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Cost utility of behavioural activation delivered by the non-specialist

  • David Ekers (a1), Christine Godfrey (a2), Simon Gilbody (a2), Steve Parrott (a2), David A. Richards (a3), Danielle Hammond (a4) and Adele Hayes (a4)...
Summary

Behavioural activation by non-specialists appears effective in the treatment of depression. We examined incremental cost-effectiveness of behavioural activation (n = 24) v. treatment as usual (n = 23) in a randomised controlled trial. Intention-to-treat analyses indicated a quality-adjusted life-year (QALY) difference in favour of behavioural activation of 0.20 (95% CI 0.01–0.39, P = 0.042), incremental cost-effectiveness ratio of £5756 per QALY and a 97% probability that behavioural activation is more cost-effective at a threshold value of £20 000. Results are promising for dissemination of behavioural activation but require replication in a larger study.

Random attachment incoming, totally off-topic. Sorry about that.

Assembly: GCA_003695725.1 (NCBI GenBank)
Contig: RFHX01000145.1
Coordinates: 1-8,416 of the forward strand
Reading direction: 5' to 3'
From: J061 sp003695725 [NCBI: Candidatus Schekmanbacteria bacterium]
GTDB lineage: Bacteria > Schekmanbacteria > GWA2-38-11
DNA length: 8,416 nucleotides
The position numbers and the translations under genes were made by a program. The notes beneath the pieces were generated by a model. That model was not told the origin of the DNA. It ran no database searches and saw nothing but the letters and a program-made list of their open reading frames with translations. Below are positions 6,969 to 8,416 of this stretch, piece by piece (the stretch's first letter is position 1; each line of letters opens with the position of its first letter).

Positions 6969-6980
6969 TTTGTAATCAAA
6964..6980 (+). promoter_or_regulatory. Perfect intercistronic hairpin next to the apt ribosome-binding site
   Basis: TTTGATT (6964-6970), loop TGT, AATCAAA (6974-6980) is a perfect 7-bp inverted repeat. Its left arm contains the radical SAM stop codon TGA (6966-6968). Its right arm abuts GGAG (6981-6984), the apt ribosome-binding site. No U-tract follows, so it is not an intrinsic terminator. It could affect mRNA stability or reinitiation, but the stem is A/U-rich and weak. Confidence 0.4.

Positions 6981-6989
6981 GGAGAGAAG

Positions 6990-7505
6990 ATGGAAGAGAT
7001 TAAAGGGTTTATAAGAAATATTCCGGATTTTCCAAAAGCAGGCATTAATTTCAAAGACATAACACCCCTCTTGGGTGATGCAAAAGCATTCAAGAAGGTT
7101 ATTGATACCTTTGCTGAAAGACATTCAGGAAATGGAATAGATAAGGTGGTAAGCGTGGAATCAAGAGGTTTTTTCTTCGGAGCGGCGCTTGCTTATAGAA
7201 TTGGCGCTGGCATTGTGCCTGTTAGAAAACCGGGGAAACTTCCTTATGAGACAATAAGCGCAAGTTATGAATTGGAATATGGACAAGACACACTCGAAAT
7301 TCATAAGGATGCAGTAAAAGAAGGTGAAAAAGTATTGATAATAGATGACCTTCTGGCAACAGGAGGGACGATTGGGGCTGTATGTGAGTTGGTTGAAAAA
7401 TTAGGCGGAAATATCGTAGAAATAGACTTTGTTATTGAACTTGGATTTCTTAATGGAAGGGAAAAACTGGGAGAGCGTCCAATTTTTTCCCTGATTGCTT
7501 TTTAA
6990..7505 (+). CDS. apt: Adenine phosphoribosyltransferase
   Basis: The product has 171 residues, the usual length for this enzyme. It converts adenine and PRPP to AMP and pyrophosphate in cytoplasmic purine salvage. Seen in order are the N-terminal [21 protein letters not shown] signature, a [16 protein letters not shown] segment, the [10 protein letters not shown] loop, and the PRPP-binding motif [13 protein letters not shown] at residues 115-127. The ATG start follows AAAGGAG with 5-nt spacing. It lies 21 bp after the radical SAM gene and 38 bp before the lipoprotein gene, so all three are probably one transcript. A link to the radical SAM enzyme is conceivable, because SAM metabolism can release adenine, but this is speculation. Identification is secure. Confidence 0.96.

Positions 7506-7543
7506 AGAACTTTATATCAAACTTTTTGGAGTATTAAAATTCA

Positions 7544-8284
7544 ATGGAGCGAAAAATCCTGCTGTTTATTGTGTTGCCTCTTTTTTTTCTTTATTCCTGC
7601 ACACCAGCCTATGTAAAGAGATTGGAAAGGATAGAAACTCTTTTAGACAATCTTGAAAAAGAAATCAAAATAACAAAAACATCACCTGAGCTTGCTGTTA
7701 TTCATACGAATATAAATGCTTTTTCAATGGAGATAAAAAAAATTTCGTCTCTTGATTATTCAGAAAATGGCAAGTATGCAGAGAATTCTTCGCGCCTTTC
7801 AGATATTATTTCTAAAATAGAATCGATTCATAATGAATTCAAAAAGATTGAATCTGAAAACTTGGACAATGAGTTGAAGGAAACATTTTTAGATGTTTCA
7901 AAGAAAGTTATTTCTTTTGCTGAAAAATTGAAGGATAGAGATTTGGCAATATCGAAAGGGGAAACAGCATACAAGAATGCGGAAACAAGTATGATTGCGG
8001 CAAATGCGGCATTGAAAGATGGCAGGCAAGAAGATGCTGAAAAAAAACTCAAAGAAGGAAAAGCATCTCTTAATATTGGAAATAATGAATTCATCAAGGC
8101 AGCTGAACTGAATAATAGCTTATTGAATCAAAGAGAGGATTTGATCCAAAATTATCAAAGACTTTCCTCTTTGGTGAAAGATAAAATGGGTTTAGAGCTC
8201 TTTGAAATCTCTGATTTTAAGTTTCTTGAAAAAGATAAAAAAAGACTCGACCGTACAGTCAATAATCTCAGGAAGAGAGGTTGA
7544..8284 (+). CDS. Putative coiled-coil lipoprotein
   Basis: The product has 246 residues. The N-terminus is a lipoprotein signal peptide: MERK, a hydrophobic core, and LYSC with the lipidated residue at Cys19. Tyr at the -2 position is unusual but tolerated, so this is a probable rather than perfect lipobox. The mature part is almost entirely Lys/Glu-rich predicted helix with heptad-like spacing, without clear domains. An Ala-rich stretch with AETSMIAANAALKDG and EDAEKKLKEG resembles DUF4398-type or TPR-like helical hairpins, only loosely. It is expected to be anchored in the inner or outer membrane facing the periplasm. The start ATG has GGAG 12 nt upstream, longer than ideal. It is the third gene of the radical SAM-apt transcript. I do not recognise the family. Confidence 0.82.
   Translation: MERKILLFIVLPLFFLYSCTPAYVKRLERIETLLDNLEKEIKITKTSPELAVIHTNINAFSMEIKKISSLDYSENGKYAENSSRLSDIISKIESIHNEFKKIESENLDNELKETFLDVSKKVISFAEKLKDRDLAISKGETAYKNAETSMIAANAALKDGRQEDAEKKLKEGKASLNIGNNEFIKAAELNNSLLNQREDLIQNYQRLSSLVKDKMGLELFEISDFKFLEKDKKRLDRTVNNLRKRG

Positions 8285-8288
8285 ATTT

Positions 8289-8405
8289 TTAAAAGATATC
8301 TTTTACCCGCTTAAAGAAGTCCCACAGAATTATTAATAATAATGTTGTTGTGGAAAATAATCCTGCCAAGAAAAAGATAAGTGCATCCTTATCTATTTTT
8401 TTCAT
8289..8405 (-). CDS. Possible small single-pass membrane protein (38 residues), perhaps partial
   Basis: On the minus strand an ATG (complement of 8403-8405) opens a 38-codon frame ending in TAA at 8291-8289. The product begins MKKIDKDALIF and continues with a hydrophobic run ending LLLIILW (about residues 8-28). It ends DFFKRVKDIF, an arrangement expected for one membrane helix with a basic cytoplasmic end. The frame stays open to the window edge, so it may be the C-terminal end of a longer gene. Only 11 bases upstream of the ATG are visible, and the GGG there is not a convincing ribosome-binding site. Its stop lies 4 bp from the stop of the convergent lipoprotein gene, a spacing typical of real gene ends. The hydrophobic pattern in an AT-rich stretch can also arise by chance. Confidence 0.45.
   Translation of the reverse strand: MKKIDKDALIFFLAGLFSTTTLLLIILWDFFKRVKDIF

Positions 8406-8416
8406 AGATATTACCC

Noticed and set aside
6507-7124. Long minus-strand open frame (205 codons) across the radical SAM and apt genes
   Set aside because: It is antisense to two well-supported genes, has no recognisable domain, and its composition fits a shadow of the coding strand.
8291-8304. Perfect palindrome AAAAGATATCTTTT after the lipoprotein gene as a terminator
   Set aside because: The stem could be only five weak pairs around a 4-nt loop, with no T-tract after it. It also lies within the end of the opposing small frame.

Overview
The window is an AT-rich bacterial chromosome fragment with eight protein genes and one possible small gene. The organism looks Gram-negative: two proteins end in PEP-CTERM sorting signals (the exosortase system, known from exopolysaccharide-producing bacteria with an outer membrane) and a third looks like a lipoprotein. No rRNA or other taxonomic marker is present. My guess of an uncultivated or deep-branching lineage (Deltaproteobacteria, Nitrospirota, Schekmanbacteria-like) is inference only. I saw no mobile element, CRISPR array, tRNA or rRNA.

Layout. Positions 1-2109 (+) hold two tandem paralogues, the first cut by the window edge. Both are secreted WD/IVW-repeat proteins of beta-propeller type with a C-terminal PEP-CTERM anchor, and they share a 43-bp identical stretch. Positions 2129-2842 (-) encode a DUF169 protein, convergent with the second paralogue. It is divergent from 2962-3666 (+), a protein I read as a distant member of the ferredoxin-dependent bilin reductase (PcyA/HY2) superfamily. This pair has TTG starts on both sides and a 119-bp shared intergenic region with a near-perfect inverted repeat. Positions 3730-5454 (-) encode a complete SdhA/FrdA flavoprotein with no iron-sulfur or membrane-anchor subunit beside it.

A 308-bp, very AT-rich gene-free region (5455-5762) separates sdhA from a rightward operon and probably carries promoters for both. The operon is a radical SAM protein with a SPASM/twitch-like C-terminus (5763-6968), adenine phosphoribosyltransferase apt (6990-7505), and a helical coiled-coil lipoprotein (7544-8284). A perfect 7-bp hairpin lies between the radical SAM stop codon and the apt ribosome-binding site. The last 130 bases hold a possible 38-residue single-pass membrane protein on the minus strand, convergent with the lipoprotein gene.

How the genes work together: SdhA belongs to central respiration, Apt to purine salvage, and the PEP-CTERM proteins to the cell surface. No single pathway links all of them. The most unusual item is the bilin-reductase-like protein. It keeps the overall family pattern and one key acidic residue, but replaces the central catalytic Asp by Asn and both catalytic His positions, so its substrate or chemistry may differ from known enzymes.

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Copyright
Corresponding author
David Ekers, Talking Changes, Bede House, Durham DH1 1TW, UK. Email: david.ekers@tewv.nhs.uk
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Declaration of interest

None.

Footnotes
References
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The British Journal of Psychiatry
  • ISSN: 0007-1250
  • EISSN: 1472-1465
  • URL: /core/journals/the-british-journal-of-psychiatry
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Cost utility of behavioural activation delivered by the non-specialist

  • David Ekers (a1), Christine Godfrey (a2), Simon Gilbody (a2), Steve Parrott (a2), David A. Richards (a3), Danielle Hammond (a4) and Adele Hayes (a4)...
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